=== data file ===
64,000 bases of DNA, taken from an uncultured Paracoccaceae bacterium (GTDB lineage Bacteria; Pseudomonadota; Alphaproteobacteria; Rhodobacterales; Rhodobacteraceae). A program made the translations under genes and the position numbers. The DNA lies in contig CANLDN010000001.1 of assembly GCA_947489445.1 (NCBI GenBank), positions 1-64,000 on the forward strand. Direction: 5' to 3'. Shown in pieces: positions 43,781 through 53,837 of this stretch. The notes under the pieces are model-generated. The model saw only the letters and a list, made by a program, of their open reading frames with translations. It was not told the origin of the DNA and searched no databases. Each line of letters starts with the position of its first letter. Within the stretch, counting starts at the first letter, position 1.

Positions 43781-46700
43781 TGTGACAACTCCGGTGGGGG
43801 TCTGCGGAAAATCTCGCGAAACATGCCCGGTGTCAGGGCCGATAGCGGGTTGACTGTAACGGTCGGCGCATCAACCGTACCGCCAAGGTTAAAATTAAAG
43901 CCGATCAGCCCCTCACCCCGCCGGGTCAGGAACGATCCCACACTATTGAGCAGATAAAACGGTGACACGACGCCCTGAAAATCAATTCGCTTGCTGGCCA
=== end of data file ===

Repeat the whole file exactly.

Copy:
64,000 bases of DNA, taken from an uncultured Paracoccaceae bacterium (GTDB lineage Bacteria; Pseudomonadota; Alphaproteobacteria; Rhodobacterales; Rhodobacteraceae). A program made the translations under genes and the position numbers. The DNA lies in contig CANLDN010000001.1 of assembly GCA_947489445.1 (NCBI GenBank), positions 1-64,000 on the forward strand. Direction: 5' to 3'. Shown in pieces: positions 43,781 through 53,837 of this stretch. The notes under the pieces are model-generated. The model saw only the letters and a list, made by a program, of their open reading frames with translations. It was not told the origin of the DNA and searched no databases. Each line of letters starts with the position of its first letter. Within the stretch, counting starts at the first letter, position 1.

Positions 43781-46700
43781 TGTGACAACTCCGGTGGGGG
43801 TCTGCGGAAAATCTCGCGAAACATGCCCGGTGTCAGGGCCGATAGCGGGTTGACTGTAACGGTCGGCGCATCAACCGTACCGCCAAGGTTAAAATTAAAG
43901 CCGATCAGCCCCTCACCCCGCCGGGTCAGGAACGATCCCACACTATTGAGCAGATAAAACGGTGACACGACGCCCTGAAAATCAATTCGCTTGCTGGCCA